When I first heard all the terrific buzz about Mitchell’s book, By Fire, By Water, I knew I had to read it. What I didn’t know was that I would fall in love with the story and the writing, and then actually meet Mitchell via social networking. The intensity in Mitchell’s face is more than just a look caught on camera, it reveals the soul of a master researcher. Writing historical fiction can be daunting, and far too often details are either simplified or inaccurate—but not so with Mitchell’s stunning debut. By Fire, By Water is masterfully crafted and painstakingly researched. The characters have breath and blood and believability, and the imagery is vivid. I urge you to read it and see what I mean.
As if being an award-winning writer isn’t enough, Mitchell is also a pilot, screenwriter, and a classical and jazz flautist.
I recently invited Mitchell to be my guest on Bravo, and I’m delighted that he accepted. So please welcome the very talented Mitchell James Kaplan as he shares his thoughts on a thought-provoking topic.
Fiction and Empathy
Thank you so much, Beth, for having me on your wonderful blog. I feel honored.
The other day a college student asked me, “What, in your opinion, is the most important personal quality a writer can possess?”
I might have replied, “The ability to work hard without a boss,” or “a love of words.” Those qualities are certainly important, even necessary. What I said, though, was “empathy.”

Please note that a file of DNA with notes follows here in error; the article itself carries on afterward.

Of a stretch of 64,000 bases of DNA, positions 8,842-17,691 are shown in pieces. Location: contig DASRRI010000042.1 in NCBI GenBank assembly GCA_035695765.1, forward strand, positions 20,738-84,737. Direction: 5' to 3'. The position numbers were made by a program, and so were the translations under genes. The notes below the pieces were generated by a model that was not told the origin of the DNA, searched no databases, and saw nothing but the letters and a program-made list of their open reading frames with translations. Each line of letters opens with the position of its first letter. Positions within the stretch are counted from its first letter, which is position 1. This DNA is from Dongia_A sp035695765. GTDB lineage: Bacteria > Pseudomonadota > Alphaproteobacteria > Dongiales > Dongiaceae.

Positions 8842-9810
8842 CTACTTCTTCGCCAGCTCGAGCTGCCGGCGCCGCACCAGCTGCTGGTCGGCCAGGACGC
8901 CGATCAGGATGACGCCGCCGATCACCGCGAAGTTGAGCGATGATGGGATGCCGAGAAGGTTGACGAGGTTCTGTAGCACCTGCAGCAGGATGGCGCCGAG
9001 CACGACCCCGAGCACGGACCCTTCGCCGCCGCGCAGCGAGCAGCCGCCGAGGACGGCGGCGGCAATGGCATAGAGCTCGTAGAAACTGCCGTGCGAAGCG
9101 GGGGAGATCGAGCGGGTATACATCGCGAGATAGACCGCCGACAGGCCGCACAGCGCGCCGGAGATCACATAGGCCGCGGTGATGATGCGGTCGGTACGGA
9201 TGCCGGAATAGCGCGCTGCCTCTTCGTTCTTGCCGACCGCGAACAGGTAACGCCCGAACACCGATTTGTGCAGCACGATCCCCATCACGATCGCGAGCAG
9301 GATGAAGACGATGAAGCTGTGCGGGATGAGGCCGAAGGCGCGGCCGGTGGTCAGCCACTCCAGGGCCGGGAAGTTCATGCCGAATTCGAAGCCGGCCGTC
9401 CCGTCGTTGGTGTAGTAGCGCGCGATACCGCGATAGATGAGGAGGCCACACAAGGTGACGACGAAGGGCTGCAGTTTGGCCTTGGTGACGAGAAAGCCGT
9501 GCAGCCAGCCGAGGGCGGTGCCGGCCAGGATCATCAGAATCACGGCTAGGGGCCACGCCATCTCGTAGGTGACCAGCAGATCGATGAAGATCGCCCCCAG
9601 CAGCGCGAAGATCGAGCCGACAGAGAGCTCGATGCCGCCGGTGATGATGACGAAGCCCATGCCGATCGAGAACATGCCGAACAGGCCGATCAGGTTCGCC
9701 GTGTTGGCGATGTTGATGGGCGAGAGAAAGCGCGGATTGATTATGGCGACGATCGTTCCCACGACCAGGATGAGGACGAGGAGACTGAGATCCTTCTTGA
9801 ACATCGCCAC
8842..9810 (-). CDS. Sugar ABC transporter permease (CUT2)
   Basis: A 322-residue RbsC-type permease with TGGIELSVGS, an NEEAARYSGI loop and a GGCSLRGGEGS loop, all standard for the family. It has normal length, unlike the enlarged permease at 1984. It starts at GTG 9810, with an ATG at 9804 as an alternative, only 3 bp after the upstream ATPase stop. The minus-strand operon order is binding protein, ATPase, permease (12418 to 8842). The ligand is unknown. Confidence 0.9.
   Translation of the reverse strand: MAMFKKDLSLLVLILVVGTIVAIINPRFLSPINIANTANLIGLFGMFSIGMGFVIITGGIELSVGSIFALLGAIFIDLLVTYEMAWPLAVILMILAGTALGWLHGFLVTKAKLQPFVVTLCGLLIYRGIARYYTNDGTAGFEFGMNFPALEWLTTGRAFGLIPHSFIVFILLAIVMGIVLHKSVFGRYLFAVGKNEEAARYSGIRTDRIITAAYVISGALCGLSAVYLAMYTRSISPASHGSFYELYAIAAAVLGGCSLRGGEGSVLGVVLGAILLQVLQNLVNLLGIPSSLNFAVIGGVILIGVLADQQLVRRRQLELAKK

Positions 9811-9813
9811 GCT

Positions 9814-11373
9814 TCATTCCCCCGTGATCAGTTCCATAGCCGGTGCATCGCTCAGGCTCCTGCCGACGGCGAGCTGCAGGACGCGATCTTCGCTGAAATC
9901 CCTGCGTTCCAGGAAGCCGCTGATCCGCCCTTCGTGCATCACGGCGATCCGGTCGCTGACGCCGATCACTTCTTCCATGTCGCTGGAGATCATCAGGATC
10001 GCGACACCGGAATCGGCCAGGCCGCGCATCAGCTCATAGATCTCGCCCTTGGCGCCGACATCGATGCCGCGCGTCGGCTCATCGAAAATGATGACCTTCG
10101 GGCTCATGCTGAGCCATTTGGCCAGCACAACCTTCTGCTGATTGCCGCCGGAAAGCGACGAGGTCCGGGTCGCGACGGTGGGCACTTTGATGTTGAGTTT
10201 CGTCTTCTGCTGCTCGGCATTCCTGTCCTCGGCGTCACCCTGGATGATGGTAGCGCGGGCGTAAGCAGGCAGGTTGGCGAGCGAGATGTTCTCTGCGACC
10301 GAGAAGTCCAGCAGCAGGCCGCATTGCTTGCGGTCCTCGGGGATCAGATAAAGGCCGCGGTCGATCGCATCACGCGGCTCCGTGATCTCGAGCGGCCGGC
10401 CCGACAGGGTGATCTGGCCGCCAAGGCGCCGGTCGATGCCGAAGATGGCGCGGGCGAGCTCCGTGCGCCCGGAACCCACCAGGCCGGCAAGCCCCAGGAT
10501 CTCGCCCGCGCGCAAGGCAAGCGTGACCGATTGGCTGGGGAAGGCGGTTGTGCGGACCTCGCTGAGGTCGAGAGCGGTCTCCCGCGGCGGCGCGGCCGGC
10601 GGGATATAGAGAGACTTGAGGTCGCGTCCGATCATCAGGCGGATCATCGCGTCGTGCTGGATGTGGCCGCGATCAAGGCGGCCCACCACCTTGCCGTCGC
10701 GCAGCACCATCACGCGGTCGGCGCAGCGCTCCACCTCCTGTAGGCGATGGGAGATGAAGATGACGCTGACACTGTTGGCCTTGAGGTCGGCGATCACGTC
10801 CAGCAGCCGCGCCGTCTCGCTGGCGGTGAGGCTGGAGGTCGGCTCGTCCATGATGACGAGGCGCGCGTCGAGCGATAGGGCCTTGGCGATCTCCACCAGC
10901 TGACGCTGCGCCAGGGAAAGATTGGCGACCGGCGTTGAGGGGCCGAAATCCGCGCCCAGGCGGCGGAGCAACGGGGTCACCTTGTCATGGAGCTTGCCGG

He looked down, pursing his lips, and raised his eyes again. “What about Borges? What about Calvino? Are their books so full of empathy?”
“They’re more cerebral,” I admitted. “But you didn’t ask Borges. You asked me.”
“Well, what if you aren’t blessed with an extraordinary ability to empathize? Does that mean you can’t be a good writer?”
“I believe empathy is learned,” I told him
This is not an observation about psychology but about the power of the human imagination. I gave him an exercise. “Read the stories in people’s faces. You’ll discover worlds of feeling that were unfamiliar to you.”
In my view, the ability to imagine ourselves into others’ lives is what makes us human. The more we develop it, the more human we become. And just as empathy is a function of the human imagination, the failure to feel for others is a failure of the human imagination.
Computers, it can be argued, are capable of thought. They can play chess and win at “Jeopardy.” But while some clever A.I. scientist may come up with a way to simulate emotion, no one will ever convince me that computers are capable of compassion. That’s because computers have no imagination.
When Shakespeare, through the mouth of Hamlet, tells us that the purpose of theater is to “hold a mirror up to nature,” he is stating an aesthetic credo. The point of the play, and more generally of narrative, is not to call attention to the writer’s style or cleverness. It is to depict the world, and more specifically, the human world. (By “nature,” Shakespeare did not mean waterfalls and national parks.) The Bard knew that imagination and emotion, as well as intellect, are the salient features of that human landscape. Just think of his characters – Hamlet, Othello, Romeo and Juliet. All of them possess prodigious imaginative, intellectual, and emotional resources. That is what makes them memorable.